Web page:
After Prime Minister Boris Johnson allowed Huawei to build "non-core" parts of the UK's 5G networks, the US has ramped up pressure on the country to reconsider, claiming the Chinese firm posed a security hazard, with Donald Trump previously suggesting that future intelligence-sharing with America's "Five Eyes" allies could be at risk.
US Republican senators are [now] seeking to use legislation to block the stationing of two squadrons of F-35A Lightning II aircraft in the UK, scheduled for next year, over its decision to grant China’s Huawei access to the country’s 5G network, according to The Telegraph.
The move, which is being led by Republican senator for Arkansas Tom Cotton, who has previously passed anti-Huawei proposals into law, would suggest an amendment to the annual legislation that determines defence spending levels.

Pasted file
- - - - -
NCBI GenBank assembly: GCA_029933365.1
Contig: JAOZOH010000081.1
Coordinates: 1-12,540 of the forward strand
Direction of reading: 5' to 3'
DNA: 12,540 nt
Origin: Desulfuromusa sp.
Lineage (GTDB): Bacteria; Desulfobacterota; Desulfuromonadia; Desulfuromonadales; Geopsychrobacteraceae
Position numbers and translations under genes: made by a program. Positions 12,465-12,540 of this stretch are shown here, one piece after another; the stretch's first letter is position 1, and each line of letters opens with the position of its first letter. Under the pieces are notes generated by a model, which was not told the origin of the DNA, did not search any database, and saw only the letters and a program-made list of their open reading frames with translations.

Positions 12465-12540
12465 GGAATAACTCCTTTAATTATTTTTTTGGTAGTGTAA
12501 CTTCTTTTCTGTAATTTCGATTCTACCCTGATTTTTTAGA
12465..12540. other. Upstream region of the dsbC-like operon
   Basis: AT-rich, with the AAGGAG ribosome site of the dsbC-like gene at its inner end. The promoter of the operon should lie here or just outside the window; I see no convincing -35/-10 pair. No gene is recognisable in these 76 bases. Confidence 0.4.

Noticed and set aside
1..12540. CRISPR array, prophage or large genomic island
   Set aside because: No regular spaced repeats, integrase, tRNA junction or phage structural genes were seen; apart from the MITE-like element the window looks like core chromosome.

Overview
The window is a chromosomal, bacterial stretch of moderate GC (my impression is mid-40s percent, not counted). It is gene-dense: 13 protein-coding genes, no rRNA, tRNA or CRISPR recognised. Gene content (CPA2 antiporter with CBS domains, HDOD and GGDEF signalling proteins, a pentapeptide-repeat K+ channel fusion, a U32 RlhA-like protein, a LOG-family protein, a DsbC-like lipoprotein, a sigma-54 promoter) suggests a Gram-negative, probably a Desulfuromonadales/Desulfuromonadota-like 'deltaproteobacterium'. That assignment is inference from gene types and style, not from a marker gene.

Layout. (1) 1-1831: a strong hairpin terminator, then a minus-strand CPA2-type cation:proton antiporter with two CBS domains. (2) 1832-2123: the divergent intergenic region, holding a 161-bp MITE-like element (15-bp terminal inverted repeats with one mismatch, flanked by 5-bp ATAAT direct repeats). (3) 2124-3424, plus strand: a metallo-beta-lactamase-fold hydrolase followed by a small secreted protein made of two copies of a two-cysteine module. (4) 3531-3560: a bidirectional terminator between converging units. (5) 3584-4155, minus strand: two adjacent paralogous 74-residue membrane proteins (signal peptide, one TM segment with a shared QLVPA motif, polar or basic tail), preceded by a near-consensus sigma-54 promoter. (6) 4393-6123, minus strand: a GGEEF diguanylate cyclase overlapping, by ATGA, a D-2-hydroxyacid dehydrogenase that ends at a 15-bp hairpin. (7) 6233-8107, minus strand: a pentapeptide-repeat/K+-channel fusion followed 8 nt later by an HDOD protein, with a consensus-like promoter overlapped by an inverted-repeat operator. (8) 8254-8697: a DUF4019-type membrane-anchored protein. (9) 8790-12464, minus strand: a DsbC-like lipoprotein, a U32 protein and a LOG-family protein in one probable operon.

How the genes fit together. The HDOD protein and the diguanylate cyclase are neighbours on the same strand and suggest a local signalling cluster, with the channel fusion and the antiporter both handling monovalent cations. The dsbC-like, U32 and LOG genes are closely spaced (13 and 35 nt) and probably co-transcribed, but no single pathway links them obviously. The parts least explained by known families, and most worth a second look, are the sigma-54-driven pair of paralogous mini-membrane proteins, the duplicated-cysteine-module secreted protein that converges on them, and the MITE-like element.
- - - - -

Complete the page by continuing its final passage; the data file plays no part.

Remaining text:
The senators seek a modification to the piece of legislation that would ban deployments to countries where perceived “at-risk” companies like Huawei are allowed to operate, writes the outlet.
A summary at the top of the amendment proposed by Cotton, who sits on the Senate Armed Services Committee which handles the legislation, reportedly reads: “To prohibit the stationing of new aircraft at bases in host countries with at-risk vendors in their 5G or 6G networks.”
If it becomes law, the change to the 2021 National Defense Authorization Act would stop 48 of the most advanced fighter jets from being permanently deployed to Britain. (end of excerpt)
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